Most of Kate McQuillen’s 13 watercolors, wall installations, and silk screens at Caro d’Offay are “translations” of e-mails, letters, and voice mails she’s received. McQuillen used a different method for each translation and reveals neither the encoding system nor the original message, creating a sense of hidden meaning that causes the viewer to reflect on the mysteries of language. The watercolors’ pale, sensuous colors and elegant geometrical designs are especially appealing.

McQuillen’s dad is a painter, and she made cartoons and comics about her family as a child. She began college at NYU as an English major in 1996 but transferred after a year to the Massachusetts College of Art. There she was struck by how an e-mail has no physical form; she contrasted “all these e-mails sitting on some server” to her boyfriend’s letters, which she’d saved in a shoe box. Reading about computers, she was fascinated by the ways they translate data into bits and by their dependence on “language,” or stored commands. She began making drawings and prints that were kind of technical looking, she says: “There was imagery of lots of little particles.” She made her first translation piece in 2001, charting the letters of the alphabet in an e-mail on a rising and falling line. During a school trip to China a month later, she found she loved the different styles of calligraphy at the Shanghai Museum. “They took words and gave them a physical form, but the mark making was so careful, so expressive, and the calligraphy had wonderful rhythms. It reminded me of an Egyptian exhibit at the Museum of Fine Arts in Boston I saw as a kid. They re-created a tomb, so you were surrounded on all four sides by stone walls covered with hieroglyphics. These words that someone wrote 4,000 years ago were still conveying an idea. I realized a word’s physical form could be as meaningful as its dictionary definition.” She also admired the premodern art of China because it has “nothing to do with who the artist is as a person. They just want it to be a good painting–it’s often a copy of an old master.”

McQuillen started making translation pieces on a computer but found they looked too mechanical. “I wasn’t that happy with the flat surfaces, and I wanted something that reflected my hand. I figured that this isn’t just data, someone wrote these letters to me, so it’s appropriate to leave myself in. But at first I didn’t know how to make them more expressive, so I did some other things, including some very bad paintings.” After moving to Chicago and finding studio space she set her computer aside. For the wall-size Flower Letter she cut silk-screened paper into different size squares of different colors, one type for each letter, and pinned the sheets to the wall to make words. The source was a handwritten letter from the shoe box, sent when her boyfriend was overseas, which gave the work a personal, emotional quality. For other pieces she punched holes in sheets of paper to represent letters, and she made watercolor drawings in which colored shapes, each symbolizing a different letter, were layered within squares to represent words. Pot o’ Guinness translates a Saint Patrick’s Day e-mail (whose subject line provided the title) into a mysteriously symmetrical forest of triangles and hexagons in pale primary colors. For the watercolor Dad’s Voicemail she used a different color for each letter, creating a grid of squares and triangles whose shaky lines echo her father’s drawing style.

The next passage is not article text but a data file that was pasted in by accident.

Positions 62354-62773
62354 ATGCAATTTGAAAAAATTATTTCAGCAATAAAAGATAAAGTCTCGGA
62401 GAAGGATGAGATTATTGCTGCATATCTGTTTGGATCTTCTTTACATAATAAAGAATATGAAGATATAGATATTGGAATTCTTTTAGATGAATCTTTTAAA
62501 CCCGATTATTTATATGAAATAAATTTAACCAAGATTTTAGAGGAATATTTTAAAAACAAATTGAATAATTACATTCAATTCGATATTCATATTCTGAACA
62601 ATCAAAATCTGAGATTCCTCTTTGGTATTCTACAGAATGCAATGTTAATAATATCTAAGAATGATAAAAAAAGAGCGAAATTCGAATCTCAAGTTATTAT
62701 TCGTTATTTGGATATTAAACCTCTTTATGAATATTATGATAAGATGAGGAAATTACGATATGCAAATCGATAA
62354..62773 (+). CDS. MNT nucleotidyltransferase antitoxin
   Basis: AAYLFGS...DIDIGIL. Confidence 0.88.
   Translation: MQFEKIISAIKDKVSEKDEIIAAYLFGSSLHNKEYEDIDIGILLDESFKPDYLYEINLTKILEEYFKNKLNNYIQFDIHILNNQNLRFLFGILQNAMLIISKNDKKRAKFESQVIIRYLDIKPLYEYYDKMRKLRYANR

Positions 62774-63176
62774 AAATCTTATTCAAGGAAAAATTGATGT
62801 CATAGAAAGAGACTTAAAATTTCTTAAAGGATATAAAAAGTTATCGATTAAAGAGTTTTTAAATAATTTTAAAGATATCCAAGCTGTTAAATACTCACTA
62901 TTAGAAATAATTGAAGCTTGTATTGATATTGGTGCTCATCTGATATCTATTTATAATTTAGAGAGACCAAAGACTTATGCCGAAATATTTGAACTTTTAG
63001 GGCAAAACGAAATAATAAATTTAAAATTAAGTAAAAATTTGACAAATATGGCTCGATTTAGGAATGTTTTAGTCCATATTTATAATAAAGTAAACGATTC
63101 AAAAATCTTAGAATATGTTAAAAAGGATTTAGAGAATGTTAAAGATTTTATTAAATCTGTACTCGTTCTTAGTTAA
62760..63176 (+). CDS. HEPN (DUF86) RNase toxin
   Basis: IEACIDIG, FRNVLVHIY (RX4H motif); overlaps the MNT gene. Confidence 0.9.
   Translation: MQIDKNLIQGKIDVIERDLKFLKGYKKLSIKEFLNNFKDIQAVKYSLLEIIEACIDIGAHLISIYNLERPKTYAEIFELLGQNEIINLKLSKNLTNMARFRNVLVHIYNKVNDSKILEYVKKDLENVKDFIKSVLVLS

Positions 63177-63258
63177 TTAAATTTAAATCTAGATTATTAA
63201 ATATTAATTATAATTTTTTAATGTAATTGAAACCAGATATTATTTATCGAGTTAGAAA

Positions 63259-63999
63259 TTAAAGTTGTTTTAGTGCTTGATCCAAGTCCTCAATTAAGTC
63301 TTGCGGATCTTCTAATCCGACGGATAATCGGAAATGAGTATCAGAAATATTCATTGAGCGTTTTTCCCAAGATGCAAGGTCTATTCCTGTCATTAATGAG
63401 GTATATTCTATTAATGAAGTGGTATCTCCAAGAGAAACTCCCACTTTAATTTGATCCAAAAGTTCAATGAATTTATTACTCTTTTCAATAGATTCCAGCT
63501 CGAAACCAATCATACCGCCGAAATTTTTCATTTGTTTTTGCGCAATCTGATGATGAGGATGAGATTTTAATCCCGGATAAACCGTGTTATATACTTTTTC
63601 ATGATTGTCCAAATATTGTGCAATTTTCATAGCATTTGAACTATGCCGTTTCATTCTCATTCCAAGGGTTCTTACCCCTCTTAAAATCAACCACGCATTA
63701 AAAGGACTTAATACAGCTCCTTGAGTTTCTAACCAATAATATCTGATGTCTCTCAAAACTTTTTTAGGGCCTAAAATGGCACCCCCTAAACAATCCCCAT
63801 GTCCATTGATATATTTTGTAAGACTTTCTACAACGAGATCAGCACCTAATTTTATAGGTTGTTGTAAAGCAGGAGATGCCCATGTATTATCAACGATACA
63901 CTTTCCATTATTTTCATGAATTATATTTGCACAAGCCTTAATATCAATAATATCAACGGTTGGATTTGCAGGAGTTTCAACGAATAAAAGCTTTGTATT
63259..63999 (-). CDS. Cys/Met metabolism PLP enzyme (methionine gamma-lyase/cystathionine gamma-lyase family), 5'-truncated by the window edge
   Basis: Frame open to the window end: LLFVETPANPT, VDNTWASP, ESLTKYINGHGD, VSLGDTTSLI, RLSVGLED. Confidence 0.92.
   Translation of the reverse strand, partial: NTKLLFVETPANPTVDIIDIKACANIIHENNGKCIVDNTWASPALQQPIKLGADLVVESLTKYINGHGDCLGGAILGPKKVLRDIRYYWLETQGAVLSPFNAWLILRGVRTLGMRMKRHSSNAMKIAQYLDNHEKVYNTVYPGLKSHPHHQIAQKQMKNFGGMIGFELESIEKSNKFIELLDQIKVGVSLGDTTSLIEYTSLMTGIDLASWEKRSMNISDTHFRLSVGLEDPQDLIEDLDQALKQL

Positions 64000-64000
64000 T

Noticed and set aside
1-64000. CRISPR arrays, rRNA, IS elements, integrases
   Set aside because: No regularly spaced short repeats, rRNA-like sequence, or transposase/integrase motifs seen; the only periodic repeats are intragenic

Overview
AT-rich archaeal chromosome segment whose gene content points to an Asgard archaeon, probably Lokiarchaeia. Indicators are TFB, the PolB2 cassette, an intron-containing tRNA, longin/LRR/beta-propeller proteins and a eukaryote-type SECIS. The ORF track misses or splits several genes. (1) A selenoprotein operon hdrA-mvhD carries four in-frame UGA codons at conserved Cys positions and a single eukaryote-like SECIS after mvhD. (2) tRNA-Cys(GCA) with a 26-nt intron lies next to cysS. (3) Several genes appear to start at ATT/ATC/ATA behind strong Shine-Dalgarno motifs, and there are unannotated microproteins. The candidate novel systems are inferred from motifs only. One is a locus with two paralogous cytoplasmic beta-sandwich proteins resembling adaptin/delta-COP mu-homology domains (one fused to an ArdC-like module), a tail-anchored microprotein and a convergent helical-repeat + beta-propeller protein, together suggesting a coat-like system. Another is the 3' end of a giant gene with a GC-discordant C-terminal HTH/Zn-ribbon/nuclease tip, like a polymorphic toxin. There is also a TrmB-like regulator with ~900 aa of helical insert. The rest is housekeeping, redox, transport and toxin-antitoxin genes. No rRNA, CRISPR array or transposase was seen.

“There’s already so much contemporary art that’s all about individualism,” McQuillen says. “My work is about things that I’ve experienced, but it doesn’t feel like a big outpouring of emotion. I’m trying to present a really large idea that’s present in everyone’s lives–language. If you only deal with the raw emotional side you’re leaving out a major aspect of our language, because it’s a system of 26 letters and 10 digits. In nature most things happen for a reason. A totally beautiful flower is certain colors to attract certain insects. I’d like my work to be something that you love to look at, but that also lets you know it’s that way for a reason.”

Kate McQuillen: Letters

When: Through Mon 12/19

Where: Caro d’Offay, 2204 W. North

Info: 773-235-7400

Art accompanying story in printed newspaper (not available in this archive): photos/Jim Newberry, Fred Camper.